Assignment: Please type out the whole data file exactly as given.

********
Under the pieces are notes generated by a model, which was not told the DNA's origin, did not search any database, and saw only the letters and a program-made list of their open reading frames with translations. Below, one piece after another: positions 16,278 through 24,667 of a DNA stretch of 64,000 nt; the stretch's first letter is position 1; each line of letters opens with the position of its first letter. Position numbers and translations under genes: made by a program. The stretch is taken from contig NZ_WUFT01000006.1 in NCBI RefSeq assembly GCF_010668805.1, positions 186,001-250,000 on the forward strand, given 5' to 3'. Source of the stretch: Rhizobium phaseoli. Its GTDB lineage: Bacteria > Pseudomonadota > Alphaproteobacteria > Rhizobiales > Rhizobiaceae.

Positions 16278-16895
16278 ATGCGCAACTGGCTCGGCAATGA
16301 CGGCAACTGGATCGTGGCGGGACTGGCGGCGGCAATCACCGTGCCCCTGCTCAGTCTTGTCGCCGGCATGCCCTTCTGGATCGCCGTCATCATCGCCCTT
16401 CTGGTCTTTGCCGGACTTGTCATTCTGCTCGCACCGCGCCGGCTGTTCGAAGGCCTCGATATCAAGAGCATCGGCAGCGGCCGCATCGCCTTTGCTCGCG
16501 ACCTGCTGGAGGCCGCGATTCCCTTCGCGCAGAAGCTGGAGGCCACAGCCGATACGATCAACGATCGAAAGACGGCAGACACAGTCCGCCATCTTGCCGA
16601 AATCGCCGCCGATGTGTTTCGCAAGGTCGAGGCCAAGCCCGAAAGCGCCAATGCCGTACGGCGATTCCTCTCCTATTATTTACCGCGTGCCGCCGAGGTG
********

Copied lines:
Under the pieces are notes generated by a model, which was not told the DNA's origin, did not search any database, and saw only the letters and a program-made list of their open reading frames with translations. Below, one piece after another: positions 16,278 through 24,667 of a DNA stretch of 64,000 nt; the stretch's first letter is position 1; each line of letters opens with the position of its first letter. Position numbers and translations under genes: made by a program. The stretch is taken from contig NZ_WUFT01000006.1 in NCBI RefSeq assembly GCF_010668805.1, positions 186,001-250,000 on the forward strand, given 5' to 3'. Source of the stretch: Rhizobium phaseoli. Its GTDB lineage: Bacteria > Pseudomonadota > Alphaproteobacteria > Rhizobiales > Rhizobiaceae.

Positions 16278-16895
16278 ATGCGCAACTGGCTCGGCAATGA
16301 CGGCAACTGGATCGTGGCGGGACTGGCGGCGGCAATCACCGTGCCCCTGCTCAGTCTTGTCGCCGGCATGCCCTTCTGGATCGCCGTCATCATCGCCCTT
16401 CTGGTCTTTGCCGGACTTGTCATTCTGCTCGCACCGCGCCGGCTGTTCGAAGGCCTCGATATCAAGAGCATCGGCAGCGGCCGCATCGCCTTTGCTCGCG
16501 ACCTGCTGGAGGCCGCGATTCCCTTCGCGCAGAAGCTGGAGGCCACAGCCGATACGATCAACGATCGAAAGACGGCAGACACAGTCCGCCATCTTGCCGA
16601 AATCGCCGCCGATGTGTTTCGCAAGGTCGAGGCCAAGCCCGAAAGCGCCAATGCCGTACGGCGATTCCTCTCCTATTATTTACCGCGTGCCGCCGAGGTG